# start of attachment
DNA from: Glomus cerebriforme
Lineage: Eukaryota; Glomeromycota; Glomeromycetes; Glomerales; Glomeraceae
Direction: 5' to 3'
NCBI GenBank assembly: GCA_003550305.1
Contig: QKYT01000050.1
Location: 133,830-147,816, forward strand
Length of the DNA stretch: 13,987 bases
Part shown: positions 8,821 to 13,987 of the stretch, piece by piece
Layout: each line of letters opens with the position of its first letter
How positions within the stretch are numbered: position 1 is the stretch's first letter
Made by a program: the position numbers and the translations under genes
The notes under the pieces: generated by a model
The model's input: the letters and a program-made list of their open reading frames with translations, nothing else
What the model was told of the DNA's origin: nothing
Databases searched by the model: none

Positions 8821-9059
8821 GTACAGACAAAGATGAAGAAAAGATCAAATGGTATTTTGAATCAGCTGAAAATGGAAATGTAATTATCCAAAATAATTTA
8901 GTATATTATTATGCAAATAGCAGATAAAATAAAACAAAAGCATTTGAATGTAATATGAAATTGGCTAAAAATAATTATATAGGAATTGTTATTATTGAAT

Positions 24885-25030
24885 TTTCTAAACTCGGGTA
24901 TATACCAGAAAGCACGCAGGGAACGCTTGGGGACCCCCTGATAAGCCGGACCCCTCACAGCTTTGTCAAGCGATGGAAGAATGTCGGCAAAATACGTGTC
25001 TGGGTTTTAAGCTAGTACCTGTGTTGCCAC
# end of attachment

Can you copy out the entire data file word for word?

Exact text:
DNA from: Glomus cerebriforme
Lineage: Eukaryota; Glomeromycota; Glomeromycetes; Glomerales; Glomeraceae
Direction: 5' to 3'
NCBI GenBank assembly: GCA_003550305.1
Contig: QKYT01000050.1
Location: 133,830-147,816, forward strand
Length of the DNA stretch: 13,987 bases
Part shown: positions 8,821 to 13,987 of the stretch, piece by piece
Layout: each line of letters opens with the position of its first letter
How positions within the stretch are numbered: position 1 is the stretch's first letter
Made by a program: the position numbers and the translations under genes
The notes under the pieces: generated by a model
The model's input: the letters and a program-made list of their open reading frames with translations, nothing else
What the model was told of the DNA's origin: nothing
Databases searched by the model: none

Positions 8821-9059
8821 GTACAGACAAAGATGAAGAAAAGATCAAATGGTATTTTGAATCAGCTGAAAATGGAAATGTAATTATCCAAAATAATTTA
8901 GTATATTATTATGCAAATAGCAGATAAAATAAAACAAAAGCATTTGAATGTAATATGAAATTGGCTAAAAATAATTATATAGGAATTGTTATTATTGAAT

Positions 24885-25030
24885 TTTCTAAACTCGGGTA
24901 TATACCAGAAAGCACGCAGGGAACGCTTGGGGACCCCCTGATAAGCCGGACCCCTCACAGCTTTGTCAAGCGATGGAAGAATGTCGGCAAAATACGTGTC
25001 TGGGTTTTAAGCTAGTACCTGTGTTGCCAC